What is the fundamental concept of jiu-jitsu? Is it the embodiment of an academy that trains strictly for the glory of victory at a tournament? Some would think it’s the doctrine of a school that trains solely for victory in the cage or ring, at the expense of negating all other elements, including self defense and gi training.
Monetary issues seem to play a key role on where a school places its direction and philosophical leanings. If the jiu-jitsu instructor’s forte is in gi competitions, you can expect that his student base will follow his lead. The same applies to gi-less submission fighting and MMA. If a school focuses all of it’s energy on MMA fighting, it will invariably alienate the public at large, which is by no means interested in fighting for profit. On the other extreme, you’ll have the jiu-jitsu instructor that places all of the training emphasis on street self-defense. That school’s students will never excel at any serious competitive sport level and MMA fighting would prove disastrous. So where should a school focus it’s energy? Enter, “Total Jiu-Jitsu”.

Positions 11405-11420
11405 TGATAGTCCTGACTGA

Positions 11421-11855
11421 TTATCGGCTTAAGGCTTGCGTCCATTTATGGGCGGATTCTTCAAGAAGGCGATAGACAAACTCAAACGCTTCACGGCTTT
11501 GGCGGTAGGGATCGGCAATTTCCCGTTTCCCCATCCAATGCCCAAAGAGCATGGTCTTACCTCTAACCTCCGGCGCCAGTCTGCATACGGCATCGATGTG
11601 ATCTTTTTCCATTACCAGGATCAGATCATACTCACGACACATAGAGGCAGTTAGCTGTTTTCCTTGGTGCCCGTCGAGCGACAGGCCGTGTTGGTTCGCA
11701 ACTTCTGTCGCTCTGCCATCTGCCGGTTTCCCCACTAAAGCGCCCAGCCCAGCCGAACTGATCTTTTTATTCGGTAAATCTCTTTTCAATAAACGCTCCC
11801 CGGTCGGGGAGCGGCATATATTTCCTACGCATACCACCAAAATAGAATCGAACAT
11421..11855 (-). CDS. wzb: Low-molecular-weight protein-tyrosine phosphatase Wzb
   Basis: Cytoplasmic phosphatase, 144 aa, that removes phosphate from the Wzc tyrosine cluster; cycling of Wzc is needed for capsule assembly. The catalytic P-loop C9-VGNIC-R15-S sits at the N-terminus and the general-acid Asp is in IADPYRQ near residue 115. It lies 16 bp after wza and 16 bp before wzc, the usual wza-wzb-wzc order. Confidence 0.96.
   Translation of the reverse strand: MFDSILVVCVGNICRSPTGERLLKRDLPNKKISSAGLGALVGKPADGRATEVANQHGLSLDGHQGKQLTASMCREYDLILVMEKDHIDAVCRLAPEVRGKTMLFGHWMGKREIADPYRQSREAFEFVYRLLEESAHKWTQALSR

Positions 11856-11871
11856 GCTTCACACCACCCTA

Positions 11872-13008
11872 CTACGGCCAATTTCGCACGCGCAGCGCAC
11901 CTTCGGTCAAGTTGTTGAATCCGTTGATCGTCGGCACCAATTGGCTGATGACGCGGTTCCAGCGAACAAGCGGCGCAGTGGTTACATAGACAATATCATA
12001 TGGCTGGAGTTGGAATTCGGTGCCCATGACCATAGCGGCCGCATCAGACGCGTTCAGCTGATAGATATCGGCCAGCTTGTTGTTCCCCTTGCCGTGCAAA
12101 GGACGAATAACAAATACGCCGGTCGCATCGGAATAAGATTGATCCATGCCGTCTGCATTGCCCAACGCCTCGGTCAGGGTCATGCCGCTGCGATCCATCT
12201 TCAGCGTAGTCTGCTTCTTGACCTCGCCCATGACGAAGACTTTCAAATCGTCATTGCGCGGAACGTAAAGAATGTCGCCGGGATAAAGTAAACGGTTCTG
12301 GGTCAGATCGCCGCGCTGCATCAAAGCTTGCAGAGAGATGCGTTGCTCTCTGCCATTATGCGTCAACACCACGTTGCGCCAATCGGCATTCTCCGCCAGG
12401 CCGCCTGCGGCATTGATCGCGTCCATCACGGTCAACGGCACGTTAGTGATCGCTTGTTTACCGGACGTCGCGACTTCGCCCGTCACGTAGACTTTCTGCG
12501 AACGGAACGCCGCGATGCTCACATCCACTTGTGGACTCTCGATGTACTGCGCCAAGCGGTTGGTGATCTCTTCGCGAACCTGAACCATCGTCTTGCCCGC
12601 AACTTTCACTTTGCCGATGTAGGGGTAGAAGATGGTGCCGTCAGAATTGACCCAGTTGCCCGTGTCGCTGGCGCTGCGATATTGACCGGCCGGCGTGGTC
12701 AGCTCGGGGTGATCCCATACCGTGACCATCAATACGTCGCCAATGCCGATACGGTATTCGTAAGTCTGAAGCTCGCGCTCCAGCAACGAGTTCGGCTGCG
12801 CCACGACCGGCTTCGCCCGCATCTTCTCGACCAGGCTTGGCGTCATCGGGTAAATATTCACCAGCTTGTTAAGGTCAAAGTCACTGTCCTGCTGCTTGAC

Total jiu-jitsu is not a new concept, but rather an old one that has been justifiably revisited. It incorporates all of the elements of jiu-jitsu; (self defense, gi training, MMA and gi-less submission grappling.) It embraces with an open mind the idea that incorporating other styles such as wrestling, sambo, etc, is beneficial to effectiveness.
By offering all of these elements at the same facility, total jiu-jitsu meets the specific needs of the general population. As people’s requisites change, they find no need to join another school. The gi wearing tournament competitor who decides to make the leap into cage fighting need look no further when he or she decides to fight. Assuming the competency of an academy to provide world-class training in the aforementioned curriculums, students are afforded a cornucopia of technical wealth.
One might wonder why most academies don’t offer total jiu-jitsu. The answer is simple. Most instructors are simply too complacent in their teaching methods. The instructor that has spent a lifetime learning and teaching gi training exclusively, will find himself ill equipped and therefore threatened by other systems. Unwilling or unable to expand his horizons, he will dread outside influences. This commonly produces a state of denial where the teacher rejects with xenophobic fervor the possibility that there is something of use that he does not know.
Fortunately there are those who are astute enough to recognize the need for total jiu-jitsu. This new breed of “super instructors” will pave the way for the resurgence of jiu-jitsu and martial arts in general for the twenty-first century. While other academies become prehistoric dinosaurs, impotently wallowing in their own mire, the total jiu-jitsu practitioner will only continue evolving with technique and honest approach.